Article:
Taking in the Nottingham Craft Beer Festival, the absurdly-named hype-generating machine that is Neon Raptor Brewing, and the absurdly-built Ye Olde Trip to Jerusalem Inn.
In the Noah Man’s Land between inner-city bar and country inn, between craft cool and cask cosiness, floats The Golden Ark, one of London’s newest micropubs.
If the en soi of a Bourbon barrel constrains the pour soi of the beer that is geworfen into it, the culture of a wild beer is the nothingness—the incipient, the contingent—that creates a space for the transcendence of foeder-facticity.
London’s Beavertown Brewery celebrated its seventh birthday with seven collaboration beers. Here’s what I thought about them.
A Saison controversy reminds us that there is a difference between oral history and oral tradition, that there is power in both induction and deduction, and that absence of evidence is not always evidence of absence.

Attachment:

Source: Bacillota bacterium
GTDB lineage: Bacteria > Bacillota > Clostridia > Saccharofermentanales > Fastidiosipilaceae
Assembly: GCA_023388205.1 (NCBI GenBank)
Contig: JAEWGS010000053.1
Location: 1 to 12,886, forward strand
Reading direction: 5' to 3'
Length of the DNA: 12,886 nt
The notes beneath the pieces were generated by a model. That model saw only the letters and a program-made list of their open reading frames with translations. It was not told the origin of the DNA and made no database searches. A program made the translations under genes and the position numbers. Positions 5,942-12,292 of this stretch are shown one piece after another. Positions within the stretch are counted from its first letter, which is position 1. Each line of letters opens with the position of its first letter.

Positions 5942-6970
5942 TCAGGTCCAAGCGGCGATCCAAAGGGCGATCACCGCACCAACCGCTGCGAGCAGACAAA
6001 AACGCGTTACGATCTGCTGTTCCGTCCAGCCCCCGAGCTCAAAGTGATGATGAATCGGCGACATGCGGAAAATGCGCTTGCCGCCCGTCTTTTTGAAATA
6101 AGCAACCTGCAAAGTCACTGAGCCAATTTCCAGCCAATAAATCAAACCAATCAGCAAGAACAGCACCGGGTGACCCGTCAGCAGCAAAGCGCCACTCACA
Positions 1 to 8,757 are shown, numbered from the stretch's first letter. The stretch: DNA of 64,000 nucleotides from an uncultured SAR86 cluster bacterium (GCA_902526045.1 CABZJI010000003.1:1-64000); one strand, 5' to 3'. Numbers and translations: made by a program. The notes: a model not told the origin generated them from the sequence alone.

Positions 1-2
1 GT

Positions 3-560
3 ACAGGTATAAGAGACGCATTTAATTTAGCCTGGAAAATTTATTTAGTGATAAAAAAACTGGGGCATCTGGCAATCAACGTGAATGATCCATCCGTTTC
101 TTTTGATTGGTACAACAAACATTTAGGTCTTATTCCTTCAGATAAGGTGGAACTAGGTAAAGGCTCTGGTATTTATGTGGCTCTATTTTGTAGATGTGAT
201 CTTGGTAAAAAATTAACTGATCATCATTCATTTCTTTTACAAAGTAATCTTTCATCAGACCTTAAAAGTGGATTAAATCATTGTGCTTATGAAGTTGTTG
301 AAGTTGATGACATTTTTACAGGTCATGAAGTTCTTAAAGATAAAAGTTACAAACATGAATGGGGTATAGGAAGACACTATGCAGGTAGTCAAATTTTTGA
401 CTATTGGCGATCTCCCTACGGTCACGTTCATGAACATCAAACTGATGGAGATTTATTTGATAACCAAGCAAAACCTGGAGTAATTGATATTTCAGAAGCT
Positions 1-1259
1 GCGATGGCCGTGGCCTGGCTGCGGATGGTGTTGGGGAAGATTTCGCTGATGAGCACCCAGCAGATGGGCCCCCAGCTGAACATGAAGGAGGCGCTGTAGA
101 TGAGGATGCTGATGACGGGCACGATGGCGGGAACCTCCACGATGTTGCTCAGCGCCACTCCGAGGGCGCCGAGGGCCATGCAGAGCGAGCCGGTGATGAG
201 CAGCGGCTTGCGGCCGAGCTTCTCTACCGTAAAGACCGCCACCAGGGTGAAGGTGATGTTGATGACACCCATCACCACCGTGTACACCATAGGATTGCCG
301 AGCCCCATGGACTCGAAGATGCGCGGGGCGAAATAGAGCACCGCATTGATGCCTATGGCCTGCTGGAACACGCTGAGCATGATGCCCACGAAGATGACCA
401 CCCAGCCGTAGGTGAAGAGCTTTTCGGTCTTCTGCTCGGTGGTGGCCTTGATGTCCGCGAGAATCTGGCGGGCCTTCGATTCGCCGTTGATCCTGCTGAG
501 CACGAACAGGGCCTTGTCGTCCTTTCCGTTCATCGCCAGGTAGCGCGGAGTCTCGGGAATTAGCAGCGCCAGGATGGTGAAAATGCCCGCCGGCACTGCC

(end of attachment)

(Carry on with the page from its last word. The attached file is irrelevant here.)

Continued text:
Showcasing almost 800 beers from 100 breweries, the MBCC invites us to mash, sparge, boil and ferment its wealth of statistics to see what flavour comes out the other side.
An encounter with Mark Tranter, founder of the Saison-specialist Burning Sky Brewery, coincides with a homebrewed Grisette, inspiring some reflections on these rough-and-ready, Belgian workers’ ales.
How catching the opening hours of Bristol Beer Week and walking across the Clifton Suspension Bridge got me thinking about French beer.
A Chaucerian pilgrimage to the Ales Tales Belgian Beer Festival in Bethnal Green, on which two signs are given, three poets share their wisdom, 10 ales are drunk, and one circle is closed.
With a couple of friends to lend a helping hand, brew day can be a hospitable time of aimless conversation, mutual admiration of shiny brewing equipment, and shameless indulgence in good beer, cheese and ham.